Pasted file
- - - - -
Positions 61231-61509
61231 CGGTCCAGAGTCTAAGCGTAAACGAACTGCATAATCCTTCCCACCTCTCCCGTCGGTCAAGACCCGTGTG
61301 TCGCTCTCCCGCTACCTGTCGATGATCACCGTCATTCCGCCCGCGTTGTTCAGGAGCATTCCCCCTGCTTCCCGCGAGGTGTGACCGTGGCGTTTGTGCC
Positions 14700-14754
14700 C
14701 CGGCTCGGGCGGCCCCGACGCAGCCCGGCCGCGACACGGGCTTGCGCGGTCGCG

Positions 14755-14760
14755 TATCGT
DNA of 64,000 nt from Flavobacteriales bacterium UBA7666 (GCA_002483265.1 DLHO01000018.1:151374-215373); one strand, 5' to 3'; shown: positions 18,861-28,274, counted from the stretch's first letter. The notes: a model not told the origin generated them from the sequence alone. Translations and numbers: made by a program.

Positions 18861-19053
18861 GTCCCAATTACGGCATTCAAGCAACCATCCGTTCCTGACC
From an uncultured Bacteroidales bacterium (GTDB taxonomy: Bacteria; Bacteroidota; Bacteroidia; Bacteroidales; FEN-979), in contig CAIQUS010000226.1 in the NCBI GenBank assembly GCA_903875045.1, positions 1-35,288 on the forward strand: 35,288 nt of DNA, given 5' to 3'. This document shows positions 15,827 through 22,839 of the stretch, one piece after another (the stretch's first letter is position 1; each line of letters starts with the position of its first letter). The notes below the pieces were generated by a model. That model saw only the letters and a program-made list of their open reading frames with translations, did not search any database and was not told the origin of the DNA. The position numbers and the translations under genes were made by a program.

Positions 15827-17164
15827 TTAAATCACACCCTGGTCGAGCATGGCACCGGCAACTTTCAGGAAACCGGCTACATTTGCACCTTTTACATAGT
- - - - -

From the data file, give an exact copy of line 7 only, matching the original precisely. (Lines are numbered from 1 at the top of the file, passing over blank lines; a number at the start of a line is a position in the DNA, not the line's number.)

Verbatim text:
Positions 14755-14760